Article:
Ola L. Mize’s commanding officers did not recognize him when he reached them at their post on safe ground in Korea on June 11, 1953. Repeated explosions had left his Army uniform in pieces. His flak jacket, according to one published account, was smoking. His face had been burned.
“Who are you?” asked one of the officers.
“Sergeant Mize,” replied the soldier, then 21.
“You’re not Mize,” the officer responded. “He’s dead.”
The next year, Ola “Lee” Mize received the Medal of Honor, the military’s highest award for valor, for his heroism in the battle in which he defended a strategically important hill and saved the lives of numerous comrades — and in which his superiors thought he had lost his own. He later served three tours of duty in Vietnam and retired as a colonel.
He died March 5 at his home in Gadsden, Ala. He was 82. The cause was cancer, said Rick Vaughan, a family spokesman.
The son of an Alabama sharecropper, Col. Mize left high school and joined the Army to support his family. He was nearing the end of his enlistment when the Korean War began, according to several accounts, and he reupped so that he would not miss the opportunity to serve in combat.
Col. Mize volunteered for duty on the front lines in Korea and was assigned on June 10, 1953, to participate in the defense of a hill dubbed Outpost Harry. It sat 425 yards in front of the U.S. main line of resistance and 320 yards from the Chinese Communist enemy, according to an article in VFW Magazine.
Overlooking United Nations positions, the location was of great strategic significance, and the Americans knew that an assault was imminent. The order, Time magazine reported at the time, was to “hold Harry at all cost.”
The Chinese led with an artillery barrage and then sent in a battalion-size force, according to an account in Peter Collier’s book “Medal of Honor: Portraits of Valor Beyond the Call of Duty.”
Throughout the night and into the next day, Col. Mize repeatedly risked his life. He braved Chinese fire to accompany a medic on the rescue of a wounded man. At another point, according to his medal citation, he organized a defense system that severely weakened the enemy as they moved into nearby trenches.
“During his fearless actions he was blown down by artillery and grenade blasts 3 times,” the citation reads, “but each time he dauntlessly returned to his position, tenaciously fighting and successfully repelling hostile attacks.”
Col. Mize later formulated what was described as a clever maneuver in which he and several comrades fired on the enemy while jumping from one bunker to another — creating the impression of a larger U.S. force than the one that in fact remained.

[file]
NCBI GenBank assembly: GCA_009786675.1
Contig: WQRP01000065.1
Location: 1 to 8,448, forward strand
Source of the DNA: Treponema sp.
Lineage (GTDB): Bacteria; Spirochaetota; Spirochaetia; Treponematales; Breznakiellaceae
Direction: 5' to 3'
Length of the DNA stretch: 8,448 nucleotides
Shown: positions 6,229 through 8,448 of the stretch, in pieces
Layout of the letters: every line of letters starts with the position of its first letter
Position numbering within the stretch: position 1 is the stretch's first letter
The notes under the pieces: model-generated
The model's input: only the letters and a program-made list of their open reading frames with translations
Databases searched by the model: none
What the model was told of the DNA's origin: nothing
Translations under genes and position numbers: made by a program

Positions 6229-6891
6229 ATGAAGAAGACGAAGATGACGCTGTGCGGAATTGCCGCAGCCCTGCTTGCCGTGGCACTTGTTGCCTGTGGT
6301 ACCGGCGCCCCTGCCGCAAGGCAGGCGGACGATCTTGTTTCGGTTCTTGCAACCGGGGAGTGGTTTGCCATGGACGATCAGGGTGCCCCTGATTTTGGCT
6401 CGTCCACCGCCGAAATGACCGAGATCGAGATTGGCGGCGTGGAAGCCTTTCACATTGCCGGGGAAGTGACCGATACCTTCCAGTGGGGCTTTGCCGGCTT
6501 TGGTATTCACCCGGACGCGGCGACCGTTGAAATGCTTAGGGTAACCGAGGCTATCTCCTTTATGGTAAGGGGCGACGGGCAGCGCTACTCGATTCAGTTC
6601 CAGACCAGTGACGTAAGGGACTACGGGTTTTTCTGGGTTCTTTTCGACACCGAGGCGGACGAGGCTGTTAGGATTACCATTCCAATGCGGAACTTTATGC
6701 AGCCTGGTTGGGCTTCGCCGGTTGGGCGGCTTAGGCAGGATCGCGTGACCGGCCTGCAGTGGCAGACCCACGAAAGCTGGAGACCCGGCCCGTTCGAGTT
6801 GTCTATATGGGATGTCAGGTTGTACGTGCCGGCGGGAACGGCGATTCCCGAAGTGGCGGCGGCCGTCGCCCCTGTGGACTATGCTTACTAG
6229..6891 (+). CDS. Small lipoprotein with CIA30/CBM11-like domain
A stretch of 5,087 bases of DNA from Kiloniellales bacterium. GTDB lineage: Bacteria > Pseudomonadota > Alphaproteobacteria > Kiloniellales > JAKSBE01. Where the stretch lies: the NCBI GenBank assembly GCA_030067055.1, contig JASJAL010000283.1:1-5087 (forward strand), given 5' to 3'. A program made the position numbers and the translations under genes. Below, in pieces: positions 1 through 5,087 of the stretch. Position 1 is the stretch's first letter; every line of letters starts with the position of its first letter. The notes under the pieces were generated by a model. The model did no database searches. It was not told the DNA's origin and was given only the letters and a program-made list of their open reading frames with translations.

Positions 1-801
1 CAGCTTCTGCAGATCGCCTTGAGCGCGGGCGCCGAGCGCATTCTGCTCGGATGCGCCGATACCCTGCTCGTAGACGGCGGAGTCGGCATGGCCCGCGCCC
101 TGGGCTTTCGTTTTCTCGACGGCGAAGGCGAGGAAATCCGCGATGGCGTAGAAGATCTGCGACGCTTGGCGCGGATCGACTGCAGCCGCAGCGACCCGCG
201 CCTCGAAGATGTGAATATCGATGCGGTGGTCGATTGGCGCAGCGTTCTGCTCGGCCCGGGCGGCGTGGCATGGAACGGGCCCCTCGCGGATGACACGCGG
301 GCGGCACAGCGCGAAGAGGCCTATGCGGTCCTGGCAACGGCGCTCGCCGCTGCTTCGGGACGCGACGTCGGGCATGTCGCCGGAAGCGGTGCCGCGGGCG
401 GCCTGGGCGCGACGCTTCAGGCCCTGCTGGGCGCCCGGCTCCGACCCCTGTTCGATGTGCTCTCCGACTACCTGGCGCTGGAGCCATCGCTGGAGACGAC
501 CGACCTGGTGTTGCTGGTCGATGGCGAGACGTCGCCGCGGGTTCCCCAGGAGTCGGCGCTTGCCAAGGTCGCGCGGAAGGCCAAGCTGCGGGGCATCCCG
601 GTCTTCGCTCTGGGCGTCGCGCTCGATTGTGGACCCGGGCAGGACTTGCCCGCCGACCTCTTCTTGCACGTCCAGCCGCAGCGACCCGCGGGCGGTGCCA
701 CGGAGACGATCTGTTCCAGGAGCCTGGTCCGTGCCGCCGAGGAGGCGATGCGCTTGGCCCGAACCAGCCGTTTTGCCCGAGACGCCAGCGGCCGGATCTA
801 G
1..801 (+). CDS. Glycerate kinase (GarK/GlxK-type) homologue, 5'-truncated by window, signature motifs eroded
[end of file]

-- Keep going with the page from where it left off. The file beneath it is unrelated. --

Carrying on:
He killed as many as 65 enemy soldiers, according to a newspaper article printed when his medal was announced. One of those soldiers was positioning himself to fire on an American when Col. Mize killed him with one shot.
“I thought I’d bought the farm,” Col. Mize told VFW Magazine years later. “I just knew I was going to die. I knew it. I accepted it. All I wanted to do was take as many of them with me as I could.”
Col. Mize continued fighting, arming and encouraging troops, and aiding those who were wounded. The citation also credited him with directing an artillery strike on the Chinese and with helping carry out the final successful counterattack.
Ola Lee Mize was born Aug. 28, 1931, in Albertville, Ala. He was a butcher before joining the Army and was initially turned down by military recruiters because he weighed only 120 pounds.
After his tour in Korea, Col. Mize served in the Army Special Forces, or Green Berets, including as a camp commander in Vietnam. He helped train local populations to oppose the Viet Cong, according to a biographical sketch in the book “America’s Heroes,”and later was director of the Special Forces School at Fort Bragg, N.C.
Col. Mize retired in 1981 but remained involved in military affairs for several decades as a motivational speaker, trainer and consultant, his family’s spokesman said.
Survivors include his wife of 59 years, Betty Jackson Mize of Gadsden; their daughter, Teresa Peterson of Rainbow City, Ala.; a half-brother; four grandchildren; and five great-grandchildren. His daughter Donna Feazell died in 2001.
Besides the Medal of Honor, Col. Mize’s decorations included the Silver Star, two awards of the Legion of Merit and five awards of the Bronze Star Medal.
He initially did not wish to receive the Medal of Honor, insisting that recognition should instead go to his platoon.
“That terrible night in 1953 in Korea at Outpost Harry was one I would never want to repeat,” he wrote in a foreword to “Uncommon Valor,” a book about Medal of Honor recipients from the wars in Afghanistan and Iraq.
“Too many good young men . . . gave their lives to take or hold that miserable piece of high ground.”